An underrated 90s campus comedy that is far from typical, “The Curve” revels in the darker margins of teenage angst and antics.
At some point, a myth began to quietly pervade colleges and universities: If your roommate committed suicide, you’d get an automatic pass because of the trauma and the stress it put you under.
In 1998, the film world finally took notice. There were two movies released that year that explored this myth. One was Dead Man on Campus, a film played more for laughs and more slapstick in its approach. The other was The Curve (aka, Dead Man’s Curve). The latter was a much darker affair — film full of abhorrent characters, sinister and questionable motives, and whiplash-inducing twists.
I remember stumbling upon this film late one night around Christmas in the mid-2000s. I saw the college setting, the house party, and immediately thought it was your typical 90s teen movie — something along the lines of an American Pie or a She’s All That.
But then I watched Chris (Michael Vartan) and Tim (Matthew Lillard) talking about murdering their roommate Rand and making it look like a suicide, and I began to realize this was something darker, different.
I watched as Rand (Randall Batinkoff) berated his girlfriend Natalie (Tamara Craig Thompson) for being pregnant in front of the whole house party and pushed her; I watched Rand hit Chris for trying to stick up for her; I watched Tim whisper that “Phase one was complete”; I watched the both of them get Rand drunk and throw Rand off the cliff; I watched the trust between Tim and Christ begin to dissolve; I watched it all lead up to the final scene twist.
Since then, I have watched the film a few times and am always struck by the sheer nastiness of it.
The characters are cold and mean and self-serving.
As one reviewer put it, “It’s Rope by way of In the Company of Men.”
It is also a film where the characters are merely there to serve the plot; their motives and backstories are irrelevant. Their job is simple: confound our expectations until the inevitable third act twist that explains everything.
Matthew Lillard controls the film.
He doesn’t so much chew scenery as swallow and regurgitate it. It is like he has stepped straight from the final scenes of SCREAM and taken the character with him, only this time he has a much bigger play pen.
I am reminded of Crispin Glover’s performance in River’s Edge, which seems completely at odds with every single character around him, as if he is existing in his own film.
Michael Vartan’s Chris and Keri Russell’s Emma appear to be the only bright lights in an otherwise dark sky, but towards the end, they too are shown to be not all that they seem. Natalie is the only one who escapes the film innocent. But she is a tragic figure, as if the film is showing us that kindness and innocence are no match for late 90s college students.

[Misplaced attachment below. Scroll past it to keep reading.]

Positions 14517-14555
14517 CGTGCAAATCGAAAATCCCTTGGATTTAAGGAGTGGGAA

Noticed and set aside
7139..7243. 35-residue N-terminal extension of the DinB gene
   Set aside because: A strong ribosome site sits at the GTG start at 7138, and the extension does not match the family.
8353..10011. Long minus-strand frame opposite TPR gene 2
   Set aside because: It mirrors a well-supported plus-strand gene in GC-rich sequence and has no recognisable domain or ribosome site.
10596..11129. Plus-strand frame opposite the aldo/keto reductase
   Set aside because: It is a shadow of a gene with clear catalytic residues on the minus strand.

Though it is cold and mean, there are some amusing moments.
One of the first scenes shows Tim and Chris going shopping for music that a depressed person might listen to. When they go to the cashier, she looks through their purchases and says to them “Suzanne Vega, The Smiths, The Cure… do you guys know we have a sale on Joy Division?” Later in the film, we realize that the reason they are doing this is because Chris has failed his Introduction to Ethics class.
There is a darkly amusing montage of Chris buying flowers to get Emma back, as if in parody to every 90s movie at the time, only for it all to grimly backfire while he hides in a closet.
In another scene, Kevin Ruf’s Ernie, the security guard, takes a piece of paper from his pocket and bemoans that he has no seniority, no authority, no ability to arrest, no jurisdiction — concluding that, “Basically, what that means is I’m a cop.”
Over the years, I’ve come to better appreciate The Curve‘s intentions.
I see now that every hushed outdoors conversation between the characters is staged, as if for other people to hear.
A scene I always thought pretentious – where Tim is talking about Rand and the background suddenly fades to black – I now see differently. It sums up the overriding idea that this film has about its characters; that every one of them is an actor, trying to fool each other and, by extension, us. The world around them is a stage, the people filling it merely props.
They are sociopaths, laughing at our ideas of right and wrong, and Dan Rosen the writer/director makes sure they have all the best lines.